In addition to the main gun, there is a remotely controlled Kord anti-aircraft heavy machine gun that can be operated from within the tank. The machine gun has an effective range of 2 km and can fire 600-650 rounds per minute. The diesel fueled, 1,000 horsepower engine is able to achieve top speeds of 60 km/h on roads and 45 hm/h on rough terrain.
For protection, the T-90 has three layers, not counting the giant steel frame. The first is the composite armor, which alternates layers of aluminum and plastics. The second is the Kontakt-5 explosive reactive armor (ERA). The ERA works to minimize the power of kinetic energy based weapons, such as the armor-piercing rounds mentioned earlier.
The final layer of protection is the Shtora-1 countermeasures suite. This system includes two infrared jammers on the front of the turret, four laser warning receivers, two 3D6 smoke grenade discharging systems, and a computerized control system. The Shtora-1 warns the tank’s crew when the tank has been “painted” on by a weapon-guidance laser and allows the crew to turn the turret to face the threat, as the front of the turret is more heavily armored. The infrared jammer, the device responsible for the T-90’s famous glowing “red eyes”, jams the semiautomatic command to line of sight guidance systems used by many anti-tank guided missiles. Smoke grenades are automatically launched after Shtora-1 detects that it has been “painted” to mask the tank from laser rangefinders and designators as well as the optics of other weapons systems. The defensive capabilities of the T-90 have been so reliable that during combat in Dagestan in 1999, a T-90 was witnessed taking seven direct hits from rocket propelled grenades and remained operational.
War may be Hell, but inside the T-90 doesn’t have to be. In addition to all of the tank’s offensive and defensive capabilities, yes it also has air conditioning.
The War in Ukraine
As the invasion of Ukraine began, pictures and video of lines of tanks could be seen all over the news and social media. Right from the start, things did not go as Russia had planned. While the Russians had expected to simply roll over Kyiv, they were met with a much fiercer than expected resistance from Ukraine. The lack of proper preparation was immediately evident as Russian tanks, expecting a quick victory, ran out of fuel and were abandoned.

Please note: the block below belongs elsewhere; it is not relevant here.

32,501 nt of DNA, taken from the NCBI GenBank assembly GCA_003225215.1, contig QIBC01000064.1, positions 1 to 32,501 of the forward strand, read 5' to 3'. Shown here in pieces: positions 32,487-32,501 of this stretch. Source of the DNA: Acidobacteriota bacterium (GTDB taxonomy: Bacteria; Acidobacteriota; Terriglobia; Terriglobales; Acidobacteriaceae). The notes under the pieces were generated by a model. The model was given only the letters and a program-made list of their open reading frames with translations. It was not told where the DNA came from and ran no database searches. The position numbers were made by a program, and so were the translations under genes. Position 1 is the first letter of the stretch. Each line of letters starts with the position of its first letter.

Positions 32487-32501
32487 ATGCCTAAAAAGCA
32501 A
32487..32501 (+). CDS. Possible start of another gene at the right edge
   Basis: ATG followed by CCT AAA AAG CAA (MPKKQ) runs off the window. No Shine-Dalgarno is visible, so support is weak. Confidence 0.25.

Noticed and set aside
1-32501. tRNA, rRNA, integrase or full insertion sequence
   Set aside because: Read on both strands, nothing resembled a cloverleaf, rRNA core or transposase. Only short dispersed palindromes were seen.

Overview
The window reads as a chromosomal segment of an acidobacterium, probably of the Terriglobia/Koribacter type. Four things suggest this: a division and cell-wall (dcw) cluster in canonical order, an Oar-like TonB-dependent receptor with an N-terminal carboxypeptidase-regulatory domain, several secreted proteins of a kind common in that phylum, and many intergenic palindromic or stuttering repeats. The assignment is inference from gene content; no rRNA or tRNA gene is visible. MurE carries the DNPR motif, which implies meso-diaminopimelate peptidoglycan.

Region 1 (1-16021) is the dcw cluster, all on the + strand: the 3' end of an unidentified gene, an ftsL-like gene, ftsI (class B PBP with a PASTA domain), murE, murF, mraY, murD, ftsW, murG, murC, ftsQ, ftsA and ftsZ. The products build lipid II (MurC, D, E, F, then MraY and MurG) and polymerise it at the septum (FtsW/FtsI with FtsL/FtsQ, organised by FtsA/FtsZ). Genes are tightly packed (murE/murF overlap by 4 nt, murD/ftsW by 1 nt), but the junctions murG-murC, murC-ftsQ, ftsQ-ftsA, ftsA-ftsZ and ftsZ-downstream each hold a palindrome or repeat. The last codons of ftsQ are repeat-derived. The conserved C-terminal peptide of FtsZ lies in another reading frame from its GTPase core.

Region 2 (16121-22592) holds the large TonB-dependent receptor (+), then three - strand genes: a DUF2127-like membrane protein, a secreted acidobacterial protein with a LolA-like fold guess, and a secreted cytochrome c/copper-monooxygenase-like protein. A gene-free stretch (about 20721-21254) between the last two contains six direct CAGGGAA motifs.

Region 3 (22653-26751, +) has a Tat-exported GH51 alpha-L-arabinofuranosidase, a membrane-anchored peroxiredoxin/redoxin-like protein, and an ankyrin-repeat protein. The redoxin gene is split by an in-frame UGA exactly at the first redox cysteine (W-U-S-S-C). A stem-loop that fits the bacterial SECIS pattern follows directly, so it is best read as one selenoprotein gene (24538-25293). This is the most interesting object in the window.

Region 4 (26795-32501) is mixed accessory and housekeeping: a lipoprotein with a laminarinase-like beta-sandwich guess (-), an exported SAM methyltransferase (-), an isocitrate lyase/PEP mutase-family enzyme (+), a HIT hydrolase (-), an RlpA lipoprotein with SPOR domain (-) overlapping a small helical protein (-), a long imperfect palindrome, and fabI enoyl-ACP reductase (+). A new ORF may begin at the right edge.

According to the Rand Corporation and the International Institute for Strategic Studies, Russia possessed approximately 2,700 MBTs in total at the start of the invasion of Ukraine. It is expected that Ukraine’s estimates of Russian losses would be high and Russia’s estimates of their own losses would be low, but according to Ukrainian military sources, Russia has lost more than 680 tanks so far.
Oryx, a military and intelligence blog that has been tracking military losses exclusively using verifiable images and video from the war zone, currently counts 519 tanks having been lost with 263 destroyed, 10 damaged, 39 abandoned, and 207 captured. Of those 519 tanks, at least 19 are the Russia’s pride and joy, the T-90. So far, six T-90s have been verified as destroyed, two abandoned, and nine captured. There are also 64 confirmed destroyed tanks whose models cannot be determined due to the photos being aerial bombing shots, particularly far aware, or overly obscured by smoke, so it’s possible that 20 or more T-90s have been lost to the Ukrainian forces.
With the T-90 heralded not just by Russia but by military experts and enthusiasts from all over the world as one of the most powerful and indestructible tanks ever created, how could this have happened? Well, there are a couple reasons.